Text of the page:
Josephine and Frank Duveneck Life, Part 2

The Duvenecks' fourth child, son Bernard, was born in late December 1922.

Hope, Elizabeth, Francis, and Bernard by the family fireplace

The Duvenecks, like others born into privilege, were determined to make a contribution to society. Settling into a permanent residence for the first time since marrying gave Josephine an opportunity for community involvement.

The City of Palo Alto had created a community center, one of the first such municipal bodies in the United States. Josephine served as an employment referral counselor, although she had no experience whatever, with mixed success. Discovering a gift for organization, she ran for the Palo Alto City Council and was elected to a four-year term. Frank became active in Democratic Party state and county politics.

The Duvenecks had always greatly loved open spaces. In their Model T Ford they chugged over the Santa Cruz Mountains - quite a hazardous drive in those days - and camped out in redwood forests, on the Big Sur coast, and as far as Sequoia National Park, where they experienced a bear raiding their campsite.

They had dreamed of an open space of their own, and scouted places to buy on their rambles. In 1924 they were driving home one afternoon by way of Los Altos, when they saw a sign advertising a thousand acres for sale. The property was behind a gate above which were metal flags with the writing "Hidden Villa." A thousand acres was far bigger than what they had ever considered, but they opened the gate and drove in. They found the Franciscans' olive grove, a pasture with cows grazing, bay trees, and at the end of the road the old white house, barn, and outbuildings. A stream ran down the hills towards the road. The Duvenecks were completely thrilled with the place, and contacted the sales agent whose name was on the gate.

After buying, the Duvenecks continued living in Palo Alto, but spent weekends and summer at Hidden Villa, and acquired a couple of horses and a goat. As Palo Alto expanded around their house there they decided to uproot and move to a new house at Hidden Villa they would build themselves, living at the old ranch house-stagecoach stop during construction. The old house was cold, with no electricity and just a makeshift bathroom on the back porch, but they had the thrill of watching the new house go up, beginning winter, 1929.

The design is Spanish-Mediterranean, nestled against a hill on the opposite creek bank from the older buildings. Just right of the entryway is a large living room, planned for folk dancing, music and parties, with a vaulted redwood beam ceiling.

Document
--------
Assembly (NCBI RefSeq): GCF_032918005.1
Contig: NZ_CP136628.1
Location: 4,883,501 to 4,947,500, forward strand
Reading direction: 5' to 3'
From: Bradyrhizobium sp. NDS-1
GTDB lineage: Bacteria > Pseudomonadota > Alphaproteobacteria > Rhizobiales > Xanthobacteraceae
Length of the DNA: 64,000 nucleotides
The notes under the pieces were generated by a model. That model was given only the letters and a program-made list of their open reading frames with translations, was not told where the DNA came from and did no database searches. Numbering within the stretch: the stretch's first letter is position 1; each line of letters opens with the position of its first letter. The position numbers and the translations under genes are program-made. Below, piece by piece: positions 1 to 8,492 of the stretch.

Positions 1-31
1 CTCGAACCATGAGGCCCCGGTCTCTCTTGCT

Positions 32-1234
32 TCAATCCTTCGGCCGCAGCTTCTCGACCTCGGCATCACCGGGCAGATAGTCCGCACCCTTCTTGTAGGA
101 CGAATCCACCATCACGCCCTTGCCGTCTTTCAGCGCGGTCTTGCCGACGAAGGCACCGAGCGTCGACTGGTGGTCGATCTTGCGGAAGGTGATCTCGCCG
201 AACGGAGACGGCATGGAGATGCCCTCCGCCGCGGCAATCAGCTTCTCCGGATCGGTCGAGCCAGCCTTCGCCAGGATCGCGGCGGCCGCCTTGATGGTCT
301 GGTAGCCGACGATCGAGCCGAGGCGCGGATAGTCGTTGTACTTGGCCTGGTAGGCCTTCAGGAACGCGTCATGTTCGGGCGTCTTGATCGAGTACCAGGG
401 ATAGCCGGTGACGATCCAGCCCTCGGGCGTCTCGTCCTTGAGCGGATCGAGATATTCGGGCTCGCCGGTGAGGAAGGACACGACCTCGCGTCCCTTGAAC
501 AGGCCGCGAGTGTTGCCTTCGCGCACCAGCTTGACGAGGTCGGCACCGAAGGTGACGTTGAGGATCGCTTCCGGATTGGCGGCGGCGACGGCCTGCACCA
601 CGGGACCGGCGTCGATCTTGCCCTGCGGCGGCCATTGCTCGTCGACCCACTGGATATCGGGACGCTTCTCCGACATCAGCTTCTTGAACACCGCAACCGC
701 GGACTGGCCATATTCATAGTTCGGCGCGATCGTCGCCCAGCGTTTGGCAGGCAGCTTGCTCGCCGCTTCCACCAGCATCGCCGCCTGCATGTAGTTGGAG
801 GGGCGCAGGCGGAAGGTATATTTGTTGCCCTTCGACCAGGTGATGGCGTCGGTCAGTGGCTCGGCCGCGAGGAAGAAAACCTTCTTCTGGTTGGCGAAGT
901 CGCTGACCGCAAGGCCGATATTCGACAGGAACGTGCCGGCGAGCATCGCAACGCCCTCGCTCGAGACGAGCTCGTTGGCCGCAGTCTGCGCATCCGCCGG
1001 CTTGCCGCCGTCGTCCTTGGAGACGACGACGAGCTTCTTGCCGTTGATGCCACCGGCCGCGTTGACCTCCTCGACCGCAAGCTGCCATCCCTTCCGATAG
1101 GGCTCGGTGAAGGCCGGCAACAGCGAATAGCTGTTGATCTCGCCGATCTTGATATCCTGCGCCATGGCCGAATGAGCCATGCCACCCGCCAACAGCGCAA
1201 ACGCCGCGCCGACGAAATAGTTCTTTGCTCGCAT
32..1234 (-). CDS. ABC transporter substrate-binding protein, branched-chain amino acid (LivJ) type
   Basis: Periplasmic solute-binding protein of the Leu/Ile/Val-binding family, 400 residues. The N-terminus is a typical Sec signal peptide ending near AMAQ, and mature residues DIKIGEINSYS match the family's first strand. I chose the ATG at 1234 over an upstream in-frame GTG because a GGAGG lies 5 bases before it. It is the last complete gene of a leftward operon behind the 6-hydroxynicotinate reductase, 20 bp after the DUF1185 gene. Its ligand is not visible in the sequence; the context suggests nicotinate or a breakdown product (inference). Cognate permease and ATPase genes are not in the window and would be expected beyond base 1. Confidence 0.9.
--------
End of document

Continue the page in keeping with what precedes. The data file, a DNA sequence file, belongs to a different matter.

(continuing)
The Duveneck House, 2009, photo curtesy of Ralston Independent Works

Josephine insisted on a large picture window, unusual for the time, over the objection of the architect, who wanted conventional small lead-pane windows. A local mason built a massive fireplace using stones the Duvenecks gathered. Left of the entryway is a dining room, with a kitchen and laundry room beyond.

A cellar had a guest bedroom, and office and storage rooms. Upstairs were family bedrooms, which looked down on a front garden and the hillside in back. Compensating for only one bathroom at the old house, the new house had several. Electric wiring came up Moody Road. The family moved in just before Thanksgiving, 1930.

Hidden Villa, with the new house, was the most significant event in the Duvenecks' lives, and it took on great significance for the community; not just locally, but for the whole human community. In her autobiography Life on Two Levels, Josephine wrote:

One evening not too long after the move, I was alone sitting on the stone seat on the hearth by the open fire. As I looked around the room which was lighted by the flickering light of the burning logs, it seemed to me that our dream had materialized. The room was indeed a lovely setting. Yet something was missing; it was still only a backdrop with no inherent quality - no soul. I realized that human relationships provide the only real dynamic in an environment. The subtle essence that we call atmosphere was still to be created by those living within the four walls and by the friends or strangers who would pass through. What happened here would make the difference between just a house and a home. This thought laid on me a deep responsibility for the development of the quality that I desired…


Hidden Villa. Camp days

Hidden Villa became a center for social, educational, environmental, and humanitarian activities. It summer it was a youth camp, to which the Duvenecks brought minority and disadvantaged children, and minority counselors, which given the mostly white demographics of the San Francisco Peninsula, was particularly unusual and innovative.

It had the first youth hostel on the Pacific Slope. World War II refugees and Japanese-American victims of the World War II "relocation" - internment - were released to Hidden Villa. Gatherings included church outings, interracial parties, and fundraisings. Minority groups were welcome. The hostel accommodated a Moslem group which met to instruct children in Moslem faith and rituals. Native Americans met for dancing and feasts.

In the late 1950's Hidden Villa Camp was incorporated as a non-profit. Hidden Villa charged fees, but they were reasonable, although the Duvenecks generally paid the taxes, utilities, maintenance, and capital improvement costs.

Josephine and Frank Duveneck maintained other interests, chief among them being the Peninsula School, which opened in 1925 as a progressive, Montessori-type institution.

The Duveneck children went there (they had no choice), but were treated like other pupils. Josephine was school director for 16 years, and Frank taught mathematics, shop, and served on the board.

Hidden Villa, however, remains the Duvenecks' greatest legacy, embodying their generous, humanitarian spirit.

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